Certain crucial factors remain undected by recently used commercial fuel sensors in monitoring the quality of diesel and bio-diesel mixed fuels in engines. A study aiming at improving the quality of these currently used fuel sensors has been carried out at the University of Illinois by Professor Alan Hansen and his colleagues.
According to Hansen, this research throws light into the development of a sensing device that determines the pollutant in the fuel or detects the problems associated with the diesel or biodiesel quality by intruding the fuel line of the diesel engine just before the fuel enters the engine. He also added that monitoring sulfur level is important since it impairs the catalysts in the engine’s filter and forms corrosive sulfuric acid that damages the engines.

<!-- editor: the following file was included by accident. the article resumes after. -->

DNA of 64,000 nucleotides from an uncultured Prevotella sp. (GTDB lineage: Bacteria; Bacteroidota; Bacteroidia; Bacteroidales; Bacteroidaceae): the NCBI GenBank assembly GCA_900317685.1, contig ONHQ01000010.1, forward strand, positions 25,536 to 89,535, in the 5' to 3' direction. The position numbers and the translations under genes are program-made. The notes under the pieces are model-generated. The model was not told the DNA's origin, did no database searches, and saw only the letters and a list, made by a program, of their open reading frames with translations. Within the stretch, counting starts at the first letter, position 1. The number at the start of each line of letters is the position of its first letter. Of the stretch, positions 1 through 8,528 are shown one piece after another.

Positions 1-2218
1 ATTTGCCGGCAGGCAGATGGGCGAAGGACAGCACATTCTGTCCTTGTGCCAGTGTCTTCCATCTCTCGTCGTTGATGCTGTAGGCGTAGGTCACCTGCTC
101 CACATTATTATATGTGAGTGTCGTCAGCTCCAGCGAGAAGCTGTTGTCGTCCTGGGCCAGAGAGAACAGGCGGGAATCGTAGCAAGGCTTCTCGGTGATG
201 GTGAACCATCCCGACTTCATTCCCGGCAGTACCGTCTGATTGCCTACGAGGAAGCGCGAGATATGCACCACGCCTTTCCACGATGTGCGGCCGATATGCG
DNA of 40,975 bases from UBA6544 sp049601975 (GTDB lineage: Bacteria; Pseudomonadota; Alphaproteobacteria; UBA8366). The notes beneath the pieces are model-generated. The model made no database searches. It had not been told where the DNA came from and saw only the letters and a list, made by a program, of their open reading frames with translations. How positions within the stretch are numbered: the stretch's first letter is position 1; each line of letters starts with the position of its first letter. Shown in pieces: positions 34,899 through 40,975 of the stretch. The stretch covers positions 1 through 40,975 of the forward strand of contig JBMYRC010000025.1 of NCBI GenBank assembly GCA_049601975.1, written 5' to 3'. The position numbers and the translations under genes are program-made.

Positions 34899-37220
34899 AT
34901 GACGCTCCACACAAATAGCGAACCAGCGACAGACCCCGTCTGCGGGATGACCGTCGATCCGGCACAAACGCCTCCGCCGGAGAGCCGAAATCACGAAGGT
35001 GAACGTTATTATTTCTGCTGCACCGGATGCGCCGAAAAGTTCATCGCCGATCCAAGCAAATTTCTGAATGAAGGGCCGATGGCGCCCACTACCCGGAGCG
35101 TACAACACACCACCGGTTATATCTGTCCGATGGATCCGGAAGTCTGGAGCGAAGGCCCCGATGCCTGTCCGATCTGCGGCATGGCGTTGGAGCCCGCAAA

Electrochemical sensors can be used in the place of current sensors as electrochemical sensors can detect the chemical composition of the fuel being used. It can be fabricated to detect the presence of sulfur or compounds of sulfur along with the incorporation of an alert system indicating high sulfur concentrations in fuel.
Professor Alan Hansen added that these sensors if proven successful will solve many major limitations associated with the currently used fuel sensors.